State Workers

Quarter of stimulus is in play

The federal economic stimulus has pumped close to $827 million into Washington’s economy, less than a quarter of the $4 billion the state has been formally granted to date, officials said in a briefing last week.

“We do anticipate getting over $7 billion eventually. So far, it’s a little over $4 billion’’ that’s in hand, Robin Campbell, interim director of Gov. Chris Gregoire’s government-accountability program, GMAP, said after a meeting with the governor midweek to evaluate progress.

Washington’s jobless rate has hit 9.3 percent, and the stimulus is replacing fewer jobs than are being lost. The state Employment Security Department had referred 3,500 workers through June for 827 jobs with ties to funding from the American Recovery and Reinvestment Act. Of those, 673 jobs were filled, according to ESD Commissioner Karen Lee’s report to the group.

GMAP is Gregoire’s Government Management Accountability & Performance program that monitors agency progress toward performance goals, and managers met with Gregoire early Wednesday specifically to go over the stimulus-package.

Most jobs were at Hanford’s cleanup project, Lee told Gregoire and the GMAP group.

The state Department of Transportation reported another 850 jobs created or saved as a result of contracts issued with stimulus dollars. Transportation Secretary Paula Hammond said 180 highway or local projects relying on federal funds were certified, two were substantially completed, and 149 were advertised for bids. Of those, 79 were under construction or awarded to contractors.

All told, that means Washington has seen about 1,800 jobs created or retained, according to Jill Satran, Gregoire’s adviser on the stimulus money. She said that includes another 300 jobs retained at Hanford.

Data provided in the GMAP session showed that the single largest bloc of money spent so far — about $441.5 million — was for medical services in the Medicaid program. The state is supposed to receive close to $1.75 billion in extra payments for Medicaid and has received $738.5 million of it so far, and Gregoire treated that funding as key.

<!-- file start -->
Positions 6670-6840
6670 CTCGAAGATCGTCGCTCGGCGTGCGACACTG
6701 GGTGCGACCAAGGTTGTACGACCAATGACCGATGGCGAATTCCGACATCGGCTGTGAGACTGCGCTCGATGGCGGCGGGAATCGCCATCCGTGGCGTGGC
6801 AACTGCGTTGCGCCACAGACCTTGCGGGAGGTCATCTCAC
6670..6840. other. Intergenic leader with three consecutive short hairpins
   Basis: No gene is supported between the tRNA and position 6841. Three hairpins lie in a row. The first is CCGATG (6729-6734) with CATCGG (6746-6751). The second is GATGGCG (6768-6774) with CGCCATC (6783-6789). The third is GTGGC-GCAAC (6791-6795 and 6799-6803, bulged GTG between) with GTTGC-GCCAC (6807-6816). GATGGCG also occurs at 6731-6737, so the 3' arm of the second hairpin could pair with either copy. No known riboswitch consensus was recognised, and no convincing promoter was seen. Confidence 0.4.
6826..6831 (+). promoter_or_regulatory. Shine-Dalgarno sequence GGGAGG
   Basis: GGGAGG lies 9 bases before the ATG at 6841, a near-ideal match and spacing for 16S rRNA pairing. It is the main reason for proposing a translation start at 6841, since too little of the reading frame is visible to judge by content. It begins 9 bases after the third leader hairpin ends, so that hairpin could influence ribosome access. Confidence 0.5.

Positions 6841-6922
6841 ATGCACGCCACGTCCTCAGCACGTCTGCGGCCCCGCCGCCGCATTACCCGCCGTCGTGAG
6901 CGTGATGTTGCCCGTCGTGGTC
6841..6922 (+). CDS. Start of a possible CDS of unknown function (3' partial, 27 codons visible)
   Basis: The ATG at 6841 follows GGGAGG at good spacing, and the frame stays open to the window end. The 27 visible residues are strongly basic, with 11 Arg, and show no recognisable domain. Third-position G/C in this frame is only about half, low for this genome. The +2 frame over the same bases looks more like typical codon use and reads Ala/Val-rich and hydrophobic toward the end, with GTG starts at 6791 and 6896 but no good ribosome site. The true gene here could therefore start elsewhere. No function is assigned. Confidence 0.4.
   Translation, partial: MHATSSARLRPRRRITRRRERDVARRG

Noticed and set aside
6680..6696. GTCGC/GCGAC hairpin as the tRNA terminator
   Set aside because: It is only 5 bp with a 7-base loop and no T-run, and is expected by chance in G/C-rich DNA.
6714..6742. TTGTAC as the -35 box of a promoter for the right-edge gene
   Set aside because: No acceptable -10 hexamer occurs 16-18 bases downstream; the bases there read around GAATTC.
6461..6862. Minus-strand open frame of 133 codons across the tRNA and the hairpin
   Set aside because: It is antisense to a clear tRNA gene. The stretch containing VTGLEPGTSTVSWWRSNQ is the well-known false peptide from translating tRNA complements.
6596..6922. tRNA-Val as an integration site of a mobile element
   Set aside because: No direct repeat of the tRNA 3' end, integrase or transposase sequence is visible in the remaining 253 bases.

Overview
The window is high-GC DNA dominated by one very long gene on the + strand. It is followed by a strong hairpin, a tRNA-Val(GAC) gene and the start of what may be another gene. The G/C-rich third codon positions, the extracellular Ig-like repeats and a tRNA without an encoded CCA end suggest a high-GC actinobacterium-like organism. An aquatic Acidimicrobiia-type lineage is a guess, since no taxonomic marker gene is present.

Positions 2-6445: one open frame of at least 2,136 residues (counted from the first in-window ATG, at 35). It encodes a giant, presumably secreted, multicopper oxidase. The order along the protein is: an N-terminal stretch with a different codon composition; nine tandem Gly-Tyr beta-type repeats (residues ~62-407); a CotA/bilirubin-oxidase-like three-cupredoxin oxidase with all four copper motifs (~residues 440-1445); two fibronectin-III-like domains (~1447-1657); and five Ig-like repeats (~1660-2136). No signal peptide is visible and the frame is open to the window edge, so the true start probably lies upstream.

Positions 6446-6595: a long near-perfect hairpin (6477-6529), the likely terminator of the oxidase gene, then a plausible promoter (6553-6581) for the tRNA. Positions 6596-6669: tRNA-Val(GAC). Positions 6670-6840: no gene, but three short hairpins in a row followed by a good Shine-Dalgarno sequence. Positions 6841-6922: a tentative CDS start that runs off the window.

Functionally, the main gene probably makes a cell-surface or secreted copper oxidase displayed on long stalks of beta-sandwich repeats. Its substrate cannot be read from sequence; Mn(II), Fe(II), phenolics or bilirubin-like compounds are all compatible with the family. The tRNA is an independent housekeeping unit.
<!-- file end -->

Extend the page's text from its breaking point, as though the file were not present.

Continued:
“We’d still be in a legislative session were it not for (Medicaid) money for health services,’’ Gregoire said.

One other large bloc of spent funds, $340 million, was for education programs in the public school system. Satran said money sent to the state so far totals about $4 billion, but if additional payments that bypass state government and go directly to Hanford and local-government projects are added, the state’s receipts are closer to $5.4 billion.

So the estimated $827 million in spent recovery dollars is a low number, too. It also does not include unemployment benefits increased through the stimulus, according to Jill Satran, Gregoire’s policy adviser in charge of tracking stimulus spending and its results.

The extra jobless pay, about $25 per week per claimant, totaled $81.4 million through early July.

So far, Gregoire is giving good marks to the state’s effort to get federal stimulus money into Washington, out the door of state agencies, and into good projects.

She told the GMAP team that Washington has a ways to go on tracking the money but that the state is doing better than others, based on what she heard last week at a meeting of the National Governors Association in Mississippi.

“We’re keeping in perspective really what this federal stimulus is all about. Yes it’s to kick-start the economy, but it’s to do good and get results for the people of the respective states,” Gregoire told the group.

Gregoire, a Democrat, also threw out a word of caution as the state tries to account for its funding and get ready for a report in October to the Obama administration. She said colleagues at the governors’ meeting felt that states were becoming props in a national political game being played over the effectiveness of the stimulus.

“This has become one of the biggest political footballs in Washington, D.C., in a long, long time. And the facts don’t seem to get in the way,’’ Gregoire told her staffers. “It tells you just how difficult this subject is going to be for us, because I do think we are simply props in a political, rhetorical debate about whether stimulus could, should, did work or not.’’

Brad Shannon: 360-753-1688